Browse Subject Areas

Click through the PLOS taxonomy to find articles in your field.

For more information about PLOS Subject Areas, click here.

  • Loading metrics

Gene Characterization Index: Assessing the Depth of Gene Annotation

  • Danielle Kemmer ,

    Contributed equally to this work with: Danielle Kemmer, Raf M. Podowski

    Affiliations Center for Genomics and Bioinformatics, Karolinska Institute, Stockholm, Sweden, Department of Biochemistry and Molecular Biology, University of British Columbia, Vancouver, Canada

  • Raf M. Podowski ,

    Contributed equally to this work with: Danielle Kemmer, Raf M. Podowski

    Affiliation Center for Genomics and Bioinformatics, Karolinska Institute, Stockholm, Sweden

  • Dimas Yusuf,

    Affiliation Centre for Molecular Medicine and Therapeutics, Child and Family Research Institute, Department of Medical Genetics, University of British Columbia, Vancouver, Canada

  • Jochen Brumm,

    Affiliations Centre for Molecular Medicine and Therapeutics, Child and Family Research Institute, Department of Medical Genetics, University of British Columbia, Vancouver, Canada, Department of Statistics, University of British Columbia, Vancouver, Canada

  • Warren Cheung,

    Affiliation Centre for Molecular Medicine and Therapeutics, Child and Family Research Institute, Department of Medical Genetics, University of British Columbia, Vancouver, Canada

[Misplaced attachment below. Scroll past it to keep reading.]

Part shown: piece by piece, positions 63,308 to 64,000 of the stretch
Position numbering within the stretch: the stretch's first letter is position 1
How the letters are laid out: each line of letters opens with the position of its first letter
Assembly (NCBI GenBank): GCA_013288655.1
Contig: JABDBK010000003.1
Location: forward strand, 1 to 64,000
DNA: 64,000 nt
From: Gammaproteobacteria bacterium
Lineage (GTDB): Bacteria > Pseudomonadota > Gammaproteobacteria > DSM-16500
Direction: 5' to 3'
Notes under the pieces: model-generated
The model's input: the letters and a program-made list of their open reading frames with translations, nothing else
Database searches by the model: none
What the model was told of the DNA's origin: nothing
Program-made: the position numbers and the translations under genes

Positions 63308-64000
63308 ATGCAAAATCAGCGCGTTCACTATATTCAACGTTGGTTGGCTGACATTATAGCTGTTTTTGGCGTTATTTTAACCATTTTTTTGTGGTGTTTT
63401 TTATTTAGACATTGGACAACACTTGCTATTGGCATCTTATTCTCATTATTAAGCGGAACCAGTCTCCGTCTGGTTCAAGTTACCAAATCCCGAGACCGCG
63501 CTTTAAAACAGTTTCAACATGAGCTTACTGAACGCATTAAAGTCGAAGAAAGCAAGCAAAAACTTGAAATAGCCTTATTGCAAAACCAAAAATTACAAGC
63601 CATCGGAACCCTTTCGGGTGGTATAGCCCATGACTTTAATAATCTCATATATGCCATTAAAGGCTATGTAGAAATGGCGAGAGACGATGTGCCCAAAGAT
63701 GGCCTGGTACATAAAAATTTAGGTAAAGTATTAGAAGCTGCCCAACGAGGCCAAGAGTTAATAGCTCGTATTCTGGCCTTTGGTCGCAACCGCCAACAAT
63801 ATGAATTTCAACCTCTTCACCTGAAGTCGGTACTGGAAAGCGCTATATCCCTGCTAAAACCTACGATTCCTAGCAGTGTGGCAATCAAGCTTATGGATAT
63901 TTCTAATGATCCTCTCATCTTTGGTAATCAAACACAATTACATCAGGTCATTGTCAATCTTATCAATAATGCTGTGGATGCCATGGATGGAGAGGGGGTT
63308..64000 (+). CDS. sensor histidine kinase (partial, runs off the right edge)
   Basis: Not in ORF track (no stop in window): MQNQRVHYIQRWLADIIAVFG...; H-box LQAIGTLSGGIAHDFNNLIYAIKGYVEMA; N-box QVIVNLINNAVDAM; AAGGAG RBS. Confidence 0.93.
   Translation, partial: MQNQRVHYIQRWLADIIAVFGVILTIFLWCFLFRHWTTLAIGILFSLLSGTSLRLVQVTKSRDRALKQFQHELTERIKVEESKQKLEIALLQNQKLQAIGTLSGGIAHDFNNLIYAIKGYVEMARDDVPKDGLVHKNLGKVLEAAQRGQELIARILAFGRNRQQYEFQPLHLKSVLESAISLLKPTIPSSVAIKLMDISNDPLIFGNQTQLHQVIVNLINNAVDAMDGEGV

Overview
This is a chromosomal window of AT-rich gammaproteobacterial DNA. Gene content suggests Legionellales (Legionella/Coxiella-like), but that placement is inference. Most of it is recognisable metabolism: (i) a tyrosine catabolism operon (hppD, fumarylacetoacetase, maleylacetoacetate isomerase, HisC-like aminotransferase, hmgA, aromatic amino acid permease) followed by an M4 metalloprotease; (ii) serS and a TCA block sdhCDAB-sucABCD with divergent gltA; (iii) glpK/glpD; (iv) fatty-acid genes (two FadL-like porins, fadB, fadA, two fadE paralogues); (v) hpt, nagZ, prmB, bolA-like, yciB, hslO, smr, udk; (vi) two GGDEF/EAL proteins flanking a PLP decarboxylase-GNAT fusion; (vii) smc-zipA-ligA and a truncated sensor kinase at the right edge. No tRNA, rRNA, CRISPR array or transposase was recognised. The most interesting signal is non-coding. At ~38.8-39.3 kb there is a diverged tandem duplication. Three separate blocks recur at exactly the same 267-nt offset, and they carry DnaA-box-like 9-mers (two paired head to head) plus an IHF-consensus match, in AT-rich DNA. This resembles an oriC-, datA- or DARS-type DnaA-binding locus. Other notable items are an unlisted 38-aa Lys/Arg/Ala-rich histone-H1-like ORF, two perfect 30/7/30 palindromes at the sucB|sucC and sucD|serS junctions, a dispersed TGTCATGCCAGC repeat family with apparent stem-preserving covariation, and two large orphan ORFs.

• Claes Wahlestedt,

    Affiliations Center for Genomics and Bioinformatics, Karolinska Institute, Stockholm, Sweden, Molecular and Integrative Neurosciences Department, The Scripps Research Institute, Jupiter, Florida, United States of America

  • Boris Lenhard,

    Affiliations Center for Genomics and Bioinformatics, Karolinska Institute, Stockholm, Sweden, Computational Biology Unit, Bergen Center for Computational Science, Sars International Centre for Marine Molecular Biology, Unifob AS, University of Bergen, Bergen, Norway

  • Wyeth W. Wasserman

    To whom correspondence should be addressed. E-mail:

    Affiliation Centre for Molecular Medicine and Therapeutics, Child and Family Research Institute, Department of Medical Genetics, University of British Columbia, Vancouver, Canada

Gene Characterization Index: Assessing the Depth of Gene Annotation

  • Danielle Kemmer, 
  • Raf M. Podowski, 
  • Dimas Yusuf, 
  • Jochen Brumm,